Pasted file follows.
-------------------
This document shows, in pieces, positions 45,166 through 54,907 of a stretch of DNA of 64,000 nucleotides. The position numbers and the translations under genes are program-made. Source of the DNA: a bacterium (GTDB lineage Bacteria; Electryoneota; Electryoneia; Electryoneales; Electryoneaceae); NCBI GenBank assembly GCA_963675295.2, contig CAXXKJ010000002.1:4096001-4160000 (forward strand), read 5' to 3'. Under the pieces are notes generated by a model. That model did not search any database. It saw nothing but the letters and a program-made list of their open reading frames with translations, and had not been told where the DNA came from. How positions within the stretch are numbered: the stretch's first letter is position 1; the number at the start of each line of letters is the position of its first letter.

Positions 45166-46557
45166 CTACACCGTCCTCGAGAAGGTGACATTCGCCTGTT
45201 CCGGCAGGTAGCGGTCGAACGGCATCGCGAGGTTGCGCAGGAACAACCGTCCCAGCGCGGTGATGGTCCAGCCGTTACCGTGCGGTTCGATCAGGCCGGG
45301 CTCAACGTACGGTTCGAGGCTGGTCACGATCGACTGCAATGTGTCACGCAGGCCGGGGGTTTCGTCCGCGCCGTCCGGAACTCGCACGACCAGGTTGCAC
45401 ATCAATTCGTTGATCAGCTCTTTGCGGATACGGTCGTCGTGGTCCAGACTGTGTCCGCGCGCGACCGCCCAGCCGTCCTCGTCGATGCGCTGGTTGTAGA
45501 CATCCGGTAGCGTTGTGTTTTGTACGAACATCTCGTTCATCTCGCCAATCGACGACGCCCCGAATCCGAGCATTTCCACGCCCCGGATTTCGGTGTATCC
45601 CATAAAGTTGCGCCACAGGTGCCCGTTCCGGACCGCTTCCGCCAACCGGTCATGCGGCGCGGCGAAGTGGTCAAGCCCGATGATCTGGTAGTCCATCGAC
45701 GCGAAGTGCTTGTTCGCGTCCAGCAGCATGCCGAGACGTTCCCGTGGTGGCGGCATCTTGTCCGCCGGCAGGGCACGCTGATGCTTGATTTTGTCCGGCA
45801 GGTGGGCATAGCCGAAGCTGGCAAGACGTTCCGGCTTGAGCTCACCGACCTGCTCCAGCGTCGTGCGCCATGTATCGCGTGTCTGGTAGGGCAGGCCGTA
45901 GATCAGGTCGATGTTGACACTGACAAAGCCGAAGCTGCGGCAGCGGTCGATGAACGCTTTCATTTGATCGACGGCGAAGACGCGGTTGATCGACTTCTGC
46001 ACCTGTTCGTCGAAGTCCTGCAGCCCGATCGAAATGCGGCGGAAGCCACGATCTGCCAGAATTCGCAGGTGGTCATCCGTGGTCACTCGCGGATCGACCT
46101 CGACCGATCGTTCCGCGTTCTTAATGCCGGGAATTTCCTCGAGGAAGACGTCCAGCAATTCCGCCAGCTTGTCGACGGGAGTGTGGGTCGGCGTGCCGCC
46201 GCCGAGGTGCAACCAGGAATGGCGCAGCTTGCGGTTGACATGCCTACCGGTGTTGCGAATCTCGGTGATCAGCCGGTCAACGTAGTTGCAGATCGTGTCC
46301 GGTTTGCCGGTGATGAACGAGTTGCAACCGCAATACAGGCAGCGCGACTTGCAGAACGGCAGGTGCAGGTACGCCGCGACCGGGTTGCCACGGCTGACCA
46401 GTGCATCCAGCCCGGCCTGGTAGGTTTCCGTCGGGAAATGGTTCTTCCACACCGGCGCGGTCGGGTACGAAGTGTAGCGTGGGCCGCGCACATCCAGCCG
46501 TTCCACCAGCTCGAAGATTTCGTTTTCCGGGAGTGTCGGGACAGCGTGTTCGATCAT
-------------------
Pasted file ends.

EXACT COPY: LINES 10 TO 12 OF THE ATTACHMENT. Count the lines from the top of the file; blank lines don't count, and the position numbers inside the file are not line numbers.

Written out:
45801 GGTGGGCATAGCCGAAGCTGGCAAGACGTTCCGGCTTGAGCTCACCGACCTGCTCCAGCGTCGTGCGCCATGTATCGCGTGTCTGGTAGGGCAGGCCGTA
45901 GATCAGGTCGATGTTGACACTGACAAAGCCGAAGCTGCGGCAGCGGTCGATGAACGCTTTCATTTGATCGACGGCGAAGACGCGGTTGATCGACTTCTGC
46001 ACCTGTTCGTCGAAGTCCTGCAGCCCGATCGAAATGCGGCGGAAGCCACGATCTGCCAGAATTCGCAGGTGGTCATCCGTGGTCACTCGCGGATCGACCT